U.S. farmers earning record profits are fighting to maintain agricultural subsidies, a likely target of the congressional supercommittee working to reduce federal spending.
Farm-state members of Congress and agriculture industry lobbyists say they want to make sure that agriculture takes no more than its fair share of cuts as the panel of 12 lawmakers attempts to trim $1.5 trillion from the federal budget deficit in the next 10 years.
The Department of Agriculture forecasts record farm profits of $103.6 billion this year as livestock sales expand and exports set records. Farmers’ relative prosperity while unemployment remains stuck at 9.1 percent has made them inviting prospects for cuts, said Mark McMinimy, an analyst for MF Global Inc. in Washington, D.C.
“Given the outsized deficit and weakness in the rest of the economy, you have to ask, is this really the best place to spend federal dollars?” McMinimy said. “Payments are becoming less defensible.”
Farm-program supporters have reason to be nervous because both Democrats and Republicans have called for steep cuts in farm programs as part of a budget deal, and only one congressional agriculture committee member — Democratic Senator Max Baucus of Montana — is on the 12-member supercommittee, McMinimy said.
Crop-price increases, which result in lower subsidies under the formulas for some programs, will drive down payments to an estimated $10.2 billion this year, less than half the record $24.4 billion in 2005, according to government data going back to 1929.
Federal subsidies encourage greater production and reduce raw-materials costs for grain traders such as Cargill Inc., Bunge Ltd. and Archer Daniels Midland Co. Meatpackers that rely on corn-fed livestock, including Tyson Foods Inc., and food processors such as Kraft Foods Inc. also benefit.
President Barack Obama last week proposed a $33 billion, 10-year cut to farm programs as part of his debt-reduction plan. It includes shrinking so-called direct payments to farmers, which are made regardless of commodity prices, and in crop insurance, where the government subsidizes overhead costs to companies including Wells Fargo & Co. to encourage them to underwrite policies.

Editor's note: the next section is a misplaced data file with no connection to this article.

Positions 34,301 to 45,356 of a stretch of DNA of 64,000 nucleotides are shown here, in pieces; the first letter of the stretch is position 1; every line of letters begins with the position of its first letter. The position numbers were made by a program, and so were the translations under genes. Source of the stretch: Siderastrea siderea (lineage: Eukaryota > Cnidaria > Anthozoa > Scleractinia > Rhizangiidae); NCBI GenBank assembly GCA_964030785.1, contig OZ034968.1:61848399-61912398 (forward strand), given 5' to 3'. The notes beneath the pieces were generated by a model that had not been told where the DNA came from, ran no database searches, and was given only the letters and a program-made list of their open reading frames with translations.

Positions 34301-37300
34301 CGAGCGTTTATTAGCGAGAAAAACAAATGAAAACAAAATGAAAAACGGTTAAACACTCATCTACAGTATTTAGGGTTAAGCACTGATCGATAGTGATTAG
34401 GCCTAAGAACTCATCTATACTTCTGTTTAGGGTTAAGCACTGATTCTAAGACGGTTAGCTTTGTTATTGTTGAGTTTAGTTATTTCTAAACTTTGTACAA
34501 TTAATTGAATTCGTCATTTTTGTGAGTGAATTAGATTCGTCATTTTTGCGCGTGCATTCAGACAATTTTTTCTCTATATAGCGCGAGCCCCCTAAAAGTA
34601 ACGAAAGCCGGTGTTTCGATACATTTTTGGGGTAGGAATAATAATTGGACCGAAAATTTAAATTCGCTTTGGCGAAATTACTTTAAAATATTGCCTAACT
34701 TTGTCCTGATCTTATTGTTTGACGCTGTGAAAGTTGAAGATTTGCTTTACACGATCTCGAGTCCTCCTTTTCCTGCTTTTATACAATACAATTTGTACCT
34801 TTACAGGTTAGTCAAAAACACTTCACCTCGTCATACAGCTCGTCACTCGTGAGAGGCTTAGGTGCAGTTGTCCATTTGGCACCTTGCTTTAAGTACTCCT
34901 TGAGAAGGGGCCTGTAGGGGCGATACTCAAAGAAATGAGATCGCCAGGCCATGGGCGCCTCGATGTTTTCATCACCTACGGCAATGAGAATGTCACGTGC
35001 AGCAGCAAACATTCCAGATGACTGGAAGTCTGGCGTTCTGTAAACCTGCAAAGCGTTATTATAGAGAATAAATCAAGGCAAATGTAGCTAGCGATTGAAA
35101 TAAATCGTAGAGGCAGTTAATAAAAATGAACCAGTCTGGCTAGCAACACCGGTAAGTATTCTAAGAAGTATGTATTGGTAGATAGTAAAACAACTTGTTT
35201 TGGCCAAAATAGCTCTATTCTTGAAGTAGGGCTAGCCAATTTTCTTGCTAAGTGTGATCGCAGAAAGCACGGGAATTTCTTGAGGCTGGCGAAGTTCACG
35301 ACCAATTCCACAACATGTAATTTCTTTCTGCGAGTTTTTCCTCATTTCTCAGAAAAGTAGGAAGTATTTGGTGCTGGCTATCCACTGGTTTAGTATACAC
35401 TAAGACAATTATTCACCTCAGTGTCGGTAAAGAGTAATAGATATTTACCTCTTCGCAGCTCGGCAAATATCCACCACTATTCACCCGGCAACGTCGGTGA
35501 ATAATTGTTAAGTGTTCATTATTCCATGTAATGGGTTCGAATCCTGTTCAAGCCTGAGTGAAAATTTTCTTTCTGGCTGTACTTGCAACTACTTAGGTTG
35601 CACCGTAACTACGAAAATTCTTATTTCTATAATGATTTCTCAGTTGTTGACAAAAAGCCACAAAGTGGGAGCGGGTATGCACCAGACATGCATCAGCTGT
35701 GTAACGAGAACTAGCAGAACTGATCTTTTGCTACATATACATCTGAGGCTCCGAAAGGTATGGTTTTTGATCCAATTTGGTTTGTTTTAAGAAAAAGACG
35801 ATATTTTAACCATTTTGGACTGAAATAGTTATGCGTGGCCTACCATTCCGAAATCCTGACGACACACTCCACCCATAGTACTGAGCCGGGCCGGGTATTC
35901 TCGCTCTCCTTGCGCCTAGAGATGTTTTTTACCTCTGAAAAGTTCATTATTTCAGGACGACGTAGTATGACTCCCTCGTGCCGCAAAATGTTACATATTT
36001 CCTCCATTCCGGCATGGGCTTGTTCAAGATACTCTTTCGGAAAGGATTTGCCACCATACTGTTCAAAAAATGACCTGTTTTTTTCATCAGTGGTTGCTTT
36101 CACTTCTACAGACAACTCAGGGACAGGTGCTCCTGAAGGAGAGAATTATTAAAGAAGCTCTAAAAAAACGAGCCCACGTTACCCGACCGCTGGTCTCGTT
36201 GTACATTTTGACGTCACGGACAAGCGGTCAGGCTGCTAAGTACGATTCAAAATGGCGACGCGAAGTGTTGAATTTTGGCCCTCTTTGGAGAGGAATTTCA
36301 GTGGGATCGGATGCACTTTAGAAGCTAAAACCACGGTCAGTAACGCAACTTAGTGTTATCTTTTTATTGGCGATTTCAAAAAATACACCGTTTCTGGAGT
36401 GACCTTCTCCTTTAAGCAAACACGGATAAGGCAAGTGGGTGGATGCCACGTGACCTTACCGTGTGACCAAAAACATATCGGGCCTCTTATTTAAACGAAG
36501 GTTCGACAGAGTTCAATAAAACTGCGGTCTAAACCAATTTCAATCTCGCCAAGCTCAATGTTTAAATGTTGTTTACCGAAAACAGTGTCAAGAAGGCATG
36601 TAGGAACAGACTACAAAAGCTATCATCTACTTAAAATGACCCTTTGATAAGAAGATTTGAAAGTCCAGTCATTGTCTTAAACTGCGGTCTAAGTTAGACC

“We view the president’s proposal like we view the president’s budget,” said Rep. Collin Peterson of Minnesota, the top Democrat on the House Agriculture Committee, who said Congress will ultimately decide spending. “They put all this stuff in, and we ignore it,” he said.
Republican Rep. Paul Ryan of Wisconsin, chairman of the House Budget Committee, proposed about $30 billion in farm-subsidy cuts over 10 years in April, and reductions in farm aid also have been urged by Sen. John McCain, an Arizona Republican, and Rep. Ron Kind, a Wisconsin Democrat.
Corn futures surged 25 percent in the year ended Monday, cattle climbed 23 percent, and hogs and soybeans gained more than 12 percent on higher domestic use and overseas demand. Most commodity prices have fallen in recent weeks on bleaker economic prospects.
Helped by a weak dollar, U.S. agricultural exports probably reached a record $137 billion in the fiscal year ending Tuesday and will match that figure next year, the Agriculture Department said last month. The U.S. is the world’s largest shipper of farm products.
In June, the House approved a $125 billion bill funding the Agriculture Department that was $7 billion less than Obama requested. More than three-quarters of the department’s budget goes to nutrition programs that assist poorer families.
Those reductions may not be enough to satisfy the supercommittee. Congress set up the bipartisan panel in August in legislation that resolved a standoff over raising the federal debt limit. The panel was instructed to create by Nov. 23 a 10-year plan to cut at least $1.5 trillion from the budget deficit. The law requires automatic, across-the-board spending cuts if Congress doesn’t approve the panel’s recommendations.
Depending on the types and size of cuts the supercommittee calls for, Congress may begin forging a new farm bill late this year or early next year, as lawmakers struggle to keep programs running with less money, House Agriculture Committee Chairman Frank Lucas, an Oklahoma Republican, has said.
The 2008 farm bill, which authorized agriculture programs for five years, was enacted over the veto of President George W. Bush, who balked at its cost.
Four senators, including Richard Durbin of Illinois, the chamber’s second-ranking Democrat, and Richard Lugar, an Indiana Republican, introduced a bill last week eliminating or consolidating several subsidy programs into a plan that would back up crop insurance when farm revenue declines.
“It’s not easy to get the kind of reductions we’re talking about” in the federal budget without significant farm-program cuts, Agriculture Secretary Tom Vilsack told reporters in Washington on Sept. 22. Still, he said, examining what works creates “an enormous opportunity for government to modernize itself,” he said.